Bursitis of the Shoulder | Florida Orthopaedic Institute
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Bursitis of the Shoulder (Subacromial Bursitis)

Overview

Bursitis of the shoulder is a condition where the fluid-filled sac within the shoulder joint becomes inflamed, resulting in pain and increased difficulty in daily activities. This condition typically does not occur on its own. It usually comes along with rotator cuff tendonitis (the inflammation of the tendons in the shoulder, known as the rotator cuff).

Most cases of bursitis of the shoulder are treated nonsurgically with at-home, simple treatments. Surgery is only recommended when nonsurgical treatments are ineffective.

Anatomy

Your shoulder consists of three bones: your upper arm bone (humerus), your shoulder blade (scapula), and your collarbone (clavicle).

The head of your upper arm bone fits into a rounded socket, known as the glenoid, in your shoulder blade. A combination of muscles and tendons, known as the rotator cuff, keep your arm bone centered in your shoulder socket. The rotator cuff covers the head of your upper arm bone and attaches it to your shoulder blade.

Within the shoulder joint, there are small, fluid-filled sacs known as bursae. Their purpose is to provide a cushion between your joints, which helps reduce friction between the muscles and bones in the joint.

Bursitis of the Shoulder

Description

Sometimes, excessive use of the shoulder can lead to inflammation and swelling of the bursa located between the rotator cuff and part of the shoulder blade. This bursa is known as the subacromial bursa. When it becomes inflamed, it leads to a condition known as subacromial bursitis.

Bursitis does not commonly occur on its own. It usually comes along with rotator cuff tendinitis (inflammation of the rotator cuff). Regardless, both bursitis of the shoulder and rotator cuff tendinitis result in an increased difficulty in daily activities.

One of the most common causes of bursitis of the shoulder is shoulder impingement. This occurs when the top of the shoulder blade puts pressure on the underlying soft tissues when the arm is lifted away from the body. When the arm is in this position, the top of the shoulder blade rubs (impinges on) the rotator cuff and bursa. This rubbing (impingement) can eventually result in bursitis of the shoulder.

Other causes of bursitis of the shoulder include arthritis, gout, tendonitis, diabetes, infections (very rare), and thyroid disease.

Symptoms

There are several symptoms associated with bursitis of the shoulder, including:

  • General shoulder and arm pain.
  • Pain when moving the arm, especially when raising it above the head.
  • Pain when laying on the shoulder.
  • Gradual onset of shoulder symptoms over weeks or months.
Bursitis of the Shoulder

Diagnosis

Your Florida Orthopaedic Institute physician will take a look at your symptoms and perform some manual tests to make sure you have bursitis of the shoulder and not another a different injury or condition.

Additionally, your physician may order some tests to confirm the diagnosis. These tests include:

  • Ultrasound scan. This test uses high-frequency sound waves to create an image of part of the inside of the body. It is often the most helpful tool to confirm bursitis of the shoulder.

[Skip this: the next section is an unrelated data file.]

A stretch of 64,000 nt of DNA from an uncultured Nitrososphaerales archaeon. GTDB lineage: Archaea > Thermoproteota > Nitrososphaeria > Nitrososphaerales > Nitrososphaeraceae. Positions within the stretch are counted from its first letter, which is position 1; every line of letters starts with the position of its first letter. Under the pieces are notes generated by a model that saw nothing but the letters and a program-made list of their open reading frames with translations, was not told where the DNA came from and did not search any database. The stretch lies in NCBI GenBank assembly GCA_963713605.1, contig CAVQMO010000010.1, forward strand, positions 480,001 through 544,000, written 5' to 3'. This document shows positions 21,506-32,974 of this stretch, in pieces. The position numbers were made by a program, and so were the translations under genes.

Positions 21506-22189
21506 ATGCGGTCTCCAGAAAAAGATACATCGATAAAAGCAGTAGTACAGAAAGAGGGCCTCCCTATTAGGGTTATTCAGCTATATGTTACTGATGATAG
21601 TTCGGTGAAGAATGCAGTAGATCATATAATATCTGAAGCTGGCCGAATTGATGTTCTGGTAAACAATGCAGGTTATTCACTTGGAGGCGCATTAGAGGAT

• MRI. This test uses a strong magnetic field and radio waves to create detailed images of the organs and tissues within the body. It helps show if there is any damage to the rotator cuff or any other surrounding tissues.

Treatment Overview

Nonsurgical treatments are the predominant treatment option for bursitis of the shoulder. Very rarely are surgical procedures recommended for this condition and are only recommended when the nonsurgical treatments are ineffective.

Non-Surgical Treatment

There are several, simple at non-surgical treatment options available, including:

  • Rest. You’ll need to take a break from all activities or movements that cause you pain.
  • Ice. A cold pack on your shoulder will reduce swelling. Aim for 10-15 minutes once or twice a day.
  • Over-the-counter pain relief. Medicines like Advil/Motrin (ibuprofen), Aleve (naproxen), or aspirin can ease swelling and soreness.
  • Medications. If your pain is intense, your doctor may inject a steroid into the area around your shoulder bursa. This can help manage your pain. If an infection turns out to be the cause of your bursitis, you may need antibiotics.
  • Physical Therapy and Stretching. Some exercises can help your shoulder return to its normal range of motion. Your Florida Orthopaedic Institute physician will show you how to do these exercises. Physical therapy may also be recommended depending on the severity of your condition.

Surgical Treatment

Surgery is rarely ever needed for the treatment of bursitis of the shoulder. If surgery is required, it is typically because the bursitis does not respond to any of the other nonsurgical treatments. The procedure typically consists of removing your bursa so that a new, healthy one can grow in its place. Additionally, sometimes bone is removed to make more room for your rotator cuff tendon, which would help decrease the impingement that may be occurring the shoulder.

Next Steps

Contact your Florida Orthopaedic Institute physician for more information on bursitis of the shoulder.

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